Congresswoman Lois Capps

23rd District of California


FOR IMMEDIATE RELEASE                           Contact:        Shannon Lohrmann
May 16, 2005                                                                    202-226-7747


Capps Calls on EEOC to Stop Proposed Changes that would Hurt Women, Minority Victims of Discrimination


WASHINGTON, D.C. - Congresswoman Lois Capps called on the Equal Employment Opportunity Commission today to redraft a proposal to downgrade EEOC offices around the country. She also is requesting that the commission give sufficient public notice of any future hearings and the chance for the public to comment on the proposed changes.


A hearing scheduled for today was postponed indefinitely after Commission members received a letter from Congresswoman Capps and 29 other women Members of Congress questioning its plans to downsize staff while suffering from chronic backlogs of charges from women, minorities and others who feel they have been the victims of discrimination in the workforce.


"I am pleased to see that Chair Dominguez canceled the meeting today, recognizing the egregiousness of voting on the restructuring proposal without allowing for public comment," Congresswoman Capps said. "It was especially important for us, as women Members of Congress, to band together in opposition to the restructuring plan because women and minorities are the overwhelming majority of victims of employment discrimination."


Sen. Edward Kennedy authored a similar letter with 26 other Senators.

"I am pleased that Chairwoman Dominguez has heard our concerns about rushing to a vote on restructuring the Equal Employment Opportunity Commission," Kennedy said. "Millions of Americans who face discrimination rely on the EEOC to protect their rights; we cannot allow any change in the agency's structure to weaken those protections."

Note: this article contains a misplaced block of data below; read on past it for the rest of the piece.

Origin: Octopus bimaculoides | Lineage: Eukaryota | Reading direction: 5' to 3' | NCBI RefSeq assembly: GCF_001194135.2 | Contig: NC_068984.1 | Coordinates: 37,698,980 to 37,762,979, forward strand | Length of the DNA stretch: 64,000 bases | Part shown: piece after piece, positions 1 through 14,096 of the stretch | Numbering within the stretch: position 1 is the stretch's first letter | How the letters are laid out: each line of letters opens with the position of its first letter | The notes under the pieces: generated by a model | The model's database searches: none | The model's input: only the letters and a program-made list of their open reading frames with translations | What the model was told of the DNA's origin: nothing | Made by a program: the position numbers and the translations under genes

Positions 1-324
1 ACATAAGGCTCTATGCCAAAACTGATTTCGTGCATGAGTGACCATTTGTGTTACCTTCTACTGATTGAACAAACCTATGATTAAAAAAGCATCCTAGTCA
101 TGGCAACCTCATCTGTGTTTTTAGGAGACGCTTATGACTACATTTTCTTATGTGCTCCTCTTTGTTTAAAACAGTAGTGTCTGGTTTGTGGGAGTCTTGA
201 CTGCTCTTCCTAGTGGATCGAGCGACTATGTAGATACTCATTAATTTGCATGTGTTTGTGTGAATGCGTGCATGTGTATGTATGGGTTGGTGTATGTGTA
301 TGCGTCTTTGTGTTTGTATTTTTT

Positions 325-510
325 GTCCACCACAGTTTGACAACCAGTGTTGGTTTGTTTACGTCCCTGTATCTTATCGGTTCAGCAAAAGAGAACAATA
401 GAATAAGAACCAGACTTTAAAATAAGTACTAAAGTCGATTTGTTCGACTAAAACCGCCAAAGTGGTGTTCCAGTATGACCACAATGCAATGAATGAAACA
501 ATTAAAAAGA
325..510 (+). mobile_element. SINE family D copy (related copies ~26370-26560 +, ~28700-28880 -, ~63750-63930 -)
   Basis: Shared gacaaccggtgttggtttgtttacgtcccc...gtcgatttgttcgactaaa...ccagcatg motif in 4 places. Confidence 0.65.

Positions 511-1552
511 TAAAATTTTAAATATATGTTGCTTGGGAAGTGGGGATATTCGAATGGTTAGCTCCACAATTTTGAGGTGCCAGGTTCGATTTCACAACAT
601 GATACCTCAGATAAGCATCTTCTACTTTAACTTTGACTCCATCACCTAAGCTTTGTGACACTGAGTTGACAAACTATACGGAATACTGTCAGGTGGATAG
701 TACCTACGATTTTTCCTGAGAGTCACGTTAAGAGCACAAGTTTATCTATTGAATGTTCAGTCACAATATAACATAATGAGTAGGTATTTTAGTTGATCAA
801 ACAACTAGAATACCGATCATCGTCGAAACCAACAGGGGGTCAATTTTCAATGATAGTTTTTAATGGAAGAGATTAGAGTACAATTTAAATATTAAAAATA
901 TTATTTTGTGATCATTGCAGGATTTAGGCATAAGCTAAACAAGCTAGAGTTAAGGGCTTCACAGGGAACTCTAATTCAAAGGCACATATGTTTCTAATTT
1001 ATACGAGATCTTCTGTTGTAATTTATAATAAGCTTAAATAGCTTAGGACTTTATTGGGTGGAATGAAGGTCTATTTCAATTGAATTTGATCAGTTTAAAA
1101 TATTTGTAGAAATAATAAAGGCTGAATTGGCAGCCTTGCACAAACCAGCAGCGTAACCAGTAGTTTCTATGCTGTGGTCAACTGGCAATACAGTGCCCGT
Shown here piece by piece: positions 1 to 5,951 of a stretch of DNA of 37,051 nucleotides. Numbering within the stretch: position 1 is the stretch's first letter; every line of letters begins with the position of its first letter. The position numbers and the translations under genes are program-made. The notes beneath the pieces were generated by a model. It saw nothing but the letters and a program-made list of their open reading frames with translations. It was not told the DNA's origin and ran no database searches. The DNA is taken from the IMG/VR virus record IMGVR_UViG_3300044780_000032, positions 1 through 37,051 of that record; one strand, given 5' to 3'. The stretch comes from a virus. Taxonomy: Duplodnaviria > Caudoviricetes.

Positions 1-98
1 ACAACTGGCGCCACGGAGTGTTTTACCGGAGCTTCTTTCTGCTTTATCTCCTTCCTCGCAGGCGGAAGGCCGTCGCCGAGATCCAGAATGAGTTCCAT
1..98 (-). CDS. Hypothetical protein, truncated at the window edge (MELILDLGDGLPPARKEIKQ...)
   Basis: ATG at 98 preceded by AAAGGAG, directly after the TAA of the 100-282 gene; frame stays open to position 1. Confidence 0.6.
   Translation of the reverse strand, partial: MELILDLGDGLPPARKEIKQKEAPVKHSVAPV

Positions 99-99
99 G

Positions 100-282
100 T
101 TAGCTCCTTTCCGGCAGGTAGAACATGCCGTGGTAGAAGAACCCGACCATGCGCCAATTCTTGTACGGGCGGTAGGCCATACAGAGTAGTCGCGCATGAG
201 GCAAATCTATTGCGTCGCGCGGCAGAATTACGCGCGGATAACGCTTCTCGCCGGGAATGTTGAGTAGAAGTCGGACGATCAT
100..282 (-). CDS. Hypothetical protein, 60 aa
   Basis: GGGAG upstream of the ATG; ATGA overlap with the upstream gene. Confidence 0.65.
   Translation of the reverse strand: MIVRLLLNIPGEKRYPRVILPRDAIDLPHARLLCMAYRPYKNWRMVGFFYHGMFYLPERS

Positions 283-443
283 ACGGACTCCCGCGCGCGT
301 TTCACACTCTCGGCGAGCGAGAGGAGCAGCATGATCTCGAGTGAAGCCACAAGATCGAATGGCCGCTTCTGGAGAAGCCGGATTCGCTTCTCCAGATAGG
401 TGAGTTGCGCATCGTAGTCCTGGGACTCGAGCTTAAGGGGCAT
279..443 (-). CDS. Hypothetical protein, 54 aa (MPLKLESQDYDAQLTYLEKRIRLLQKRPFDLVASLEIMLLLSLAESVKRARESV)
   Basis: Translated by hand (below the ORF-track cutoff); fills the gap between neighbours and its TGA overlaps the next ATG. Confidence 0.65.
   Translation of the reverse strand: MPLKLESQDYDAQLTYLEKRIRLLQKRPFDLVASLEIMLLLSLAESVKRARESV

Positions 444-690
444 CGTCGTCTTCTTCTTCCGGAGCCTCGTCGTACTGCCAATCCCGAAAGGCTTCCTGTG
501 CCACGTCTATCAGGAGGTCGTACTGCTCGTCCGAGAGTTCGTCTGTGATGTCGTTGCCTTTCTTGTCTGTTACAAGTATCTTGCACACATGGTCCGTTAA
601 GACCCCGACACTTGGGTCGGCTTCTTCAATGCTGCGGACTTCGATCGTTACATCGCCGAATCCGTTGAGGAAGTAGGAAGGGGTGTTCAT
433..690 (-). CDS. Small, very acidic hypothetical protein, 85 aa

Currently, call centers are staffed by reliable experienced federal EEOC employees that include mediators, investigators and attorneys. Under the proposed plan, workers would have to rely on the inferior "expertise" of contract employees who would have received only one week of training and read from scripts.


Cari M. Dominguez, the EEOC chairman, announced on May 10 her plans to overhaul the agency's field structure and cut the number of district directors by a third, less than a week before she scheduled today's meeting for the commission to vote on the reorganization. Under her leadership, staffing was already reduced by 15 percent.


In FY 2004, the commission received 28,000 charges of discrimination based on race and 24,000 charges of discrimination based on gender out of 79,000 total claims.



A copy of the letter follows:

The Honorable Cari M. Dominguez
U.S. Equal Employment Opportunity Commission
1801 L Street, NW
Washington, DC 20507


Dear Chair Dominguez: